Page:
We have had an interesting weather pattern so far this winter in western Oregon. We have had only 3 major rainfalls since Thanksgiving with extended dry periods between these events. The storm systems that began to wash ashore earlier in the week with drenching rains and gale-force winds have dropped a monumental amount of precipitation particularly on the central oregon coast and inland areas and have triggered some massive flooding. While it appears that the floodwaters have crested on most rivers and are starting to drop, the rain persists, and it is anyone’s guess exactly when the high water will abate enough to get out do some fishing.
That being said, it has been a good winter of steelhead fishing thus far, with nice numbers of fish in most systems. Just before this last system rolled in, the water had gotten low enough that conditions were perfect on the lower reaches and mainstems of some of the central coast’s larger rivers. This is some of my favorite fishing: when the water conditions are amenable to fishing this close to salt water, it is the best opportunity to intercept extremely fresh fish. I have seen a lot of bright, two-tone steelhead this winter that redefine the term “chromer.”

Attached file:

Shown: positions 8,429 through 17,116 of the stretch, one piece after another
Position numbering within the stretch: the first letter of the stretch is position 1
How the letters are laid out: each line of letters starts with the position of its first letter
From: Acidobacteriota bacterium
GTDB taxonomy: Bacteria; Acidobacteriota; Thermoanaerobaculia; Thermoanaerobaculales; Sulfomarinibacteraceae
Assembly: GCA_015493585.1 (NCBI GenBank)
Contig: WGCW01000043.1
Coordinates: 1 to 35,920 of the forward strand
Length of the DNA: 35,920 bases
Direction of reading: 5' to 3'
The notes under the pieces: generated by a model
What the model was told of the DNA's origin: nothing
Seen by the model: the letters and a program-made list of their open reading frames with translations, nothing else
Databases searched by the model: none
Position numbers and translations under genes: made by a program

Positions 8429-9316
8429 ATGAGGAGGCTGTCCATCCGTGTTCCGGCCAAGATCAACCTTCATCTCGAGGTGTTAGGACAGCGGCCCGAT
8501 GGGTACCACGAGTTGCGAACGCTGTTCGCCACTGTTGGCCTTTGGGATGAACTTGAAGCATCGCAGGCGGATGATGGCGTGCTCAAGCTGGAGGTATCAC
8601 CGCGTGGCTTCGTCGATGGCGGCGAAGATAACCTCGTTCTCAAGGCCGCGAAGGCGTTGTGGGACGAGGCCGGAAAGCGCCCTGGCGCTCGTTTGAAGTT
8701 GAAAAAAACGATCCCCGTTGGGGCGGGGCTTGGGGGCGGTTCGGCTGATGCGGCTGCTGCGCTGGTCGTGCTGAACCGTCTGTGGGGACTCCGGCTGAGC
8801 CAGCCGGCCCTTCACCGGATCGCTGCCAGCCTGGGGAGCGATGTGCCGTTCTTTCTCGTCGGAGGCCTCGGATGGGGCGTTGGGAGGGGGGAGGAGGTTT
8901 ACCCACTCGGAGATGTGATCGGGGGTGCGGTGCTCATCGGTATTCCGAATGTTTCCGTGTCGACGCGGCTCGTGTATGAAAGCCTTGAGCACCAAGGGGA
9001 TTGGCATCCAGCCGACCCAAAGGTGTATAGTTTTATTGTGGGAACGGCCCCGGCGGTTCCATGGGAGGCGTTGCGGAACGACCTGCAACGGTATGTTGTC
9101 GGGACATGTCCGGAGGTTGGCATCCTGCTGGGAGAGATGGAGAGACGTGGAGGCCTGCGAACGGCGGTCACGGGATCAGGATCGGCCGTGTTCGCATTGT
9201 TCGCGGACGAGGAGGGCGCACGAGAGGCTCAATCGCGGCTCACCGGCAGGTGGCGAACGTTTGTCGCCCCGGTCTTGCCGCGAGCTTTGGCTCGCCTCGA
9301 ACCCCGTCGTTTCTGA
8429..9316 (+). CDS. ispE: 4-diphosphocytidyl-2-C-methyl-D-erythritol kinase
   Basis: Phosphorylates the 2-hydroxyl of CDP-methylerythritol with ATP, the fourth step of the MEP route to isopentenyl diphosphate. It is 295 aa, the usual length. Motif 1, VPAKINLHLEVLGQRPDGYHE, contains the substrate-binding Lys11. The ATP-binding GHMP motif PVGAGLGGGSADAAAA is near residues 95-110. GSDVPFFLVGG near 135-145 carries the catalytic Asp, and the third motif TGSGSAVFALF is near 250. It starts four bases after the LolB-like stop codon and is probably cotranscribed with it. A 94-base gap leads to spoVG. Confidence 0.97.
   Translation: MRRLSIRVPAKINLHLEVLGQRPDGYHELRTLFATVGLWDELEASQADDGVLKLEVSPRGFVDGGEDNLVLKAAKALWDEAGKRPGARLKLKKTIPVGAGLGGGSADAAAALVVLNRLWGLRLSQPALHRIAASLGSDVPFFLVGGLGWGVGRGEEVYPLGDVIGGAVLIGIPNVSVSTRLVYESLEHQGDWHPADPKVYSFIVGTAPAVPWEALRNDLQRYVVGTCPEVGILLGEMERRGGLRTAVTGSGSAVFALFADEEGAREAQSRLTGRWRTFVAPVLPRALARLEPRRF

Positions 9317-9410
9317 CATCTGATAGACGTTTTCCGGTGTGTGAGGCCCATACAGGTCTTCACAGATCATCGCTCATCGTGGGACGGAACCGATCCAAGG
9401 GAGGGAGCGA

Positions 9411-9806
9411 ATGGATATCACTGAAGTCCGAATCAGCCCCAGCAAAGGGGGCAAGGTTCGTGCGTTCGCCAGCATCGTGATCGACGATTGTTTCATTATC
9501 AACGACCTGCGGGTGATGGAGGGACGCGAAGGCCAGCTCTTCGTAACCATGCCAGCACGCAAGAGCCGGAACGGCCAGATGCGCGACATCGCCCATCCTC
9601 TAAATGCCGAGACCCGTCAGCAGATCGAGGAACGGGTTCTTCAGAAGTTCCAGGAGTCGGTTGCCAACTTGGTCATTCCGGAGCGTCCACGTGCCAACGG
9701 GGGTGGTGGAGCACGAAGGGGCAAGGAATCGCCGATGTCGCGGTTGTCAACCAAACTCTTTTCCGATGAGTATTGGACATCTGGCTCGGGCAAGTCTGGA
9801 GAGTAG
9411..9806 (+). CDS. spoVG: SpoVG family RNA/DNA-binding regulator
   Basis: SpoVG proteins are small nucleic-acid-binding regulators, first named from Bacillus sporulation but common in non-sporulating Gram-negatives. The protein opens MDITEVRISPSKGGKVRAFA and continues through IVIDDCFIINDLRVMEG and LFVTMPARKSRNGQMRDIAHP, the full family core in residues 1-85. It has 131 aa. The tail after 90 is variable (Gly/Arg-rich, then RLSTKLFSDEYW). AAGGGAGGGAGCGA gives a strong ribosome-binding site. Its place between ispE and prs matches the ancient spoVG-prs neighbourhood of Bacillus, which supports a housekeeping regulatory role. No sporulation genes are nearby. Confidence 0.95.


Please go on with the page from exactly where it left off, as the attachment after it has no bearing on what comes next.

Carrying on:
I have had good results in the past weeks swinging flies with a spey rod and skagit line system, as well as nymphing various egg patterns under an indicator. Depending on the conditions of the day, and the character of each individual spot, both techniques can be very effective.
As flood waters recede, we should have some good opportunities to get out and fish soon. Flood events, though destructive and potentially lethal, are cleansing for rivers. Any accumulated flotsam and jetsam; from deadfalls to old tires and rotten cohos will be swept away, and the gravels will be turned over and cleaned of sediments. We are likely to find some of the reaches of our rivers resculpted by this event. A few old fishing spots will be gone, while new ones will appear. It is part of the natural order of things. It will be intersting to float some stretches as the water recedes to see what changes the flood might have wrought.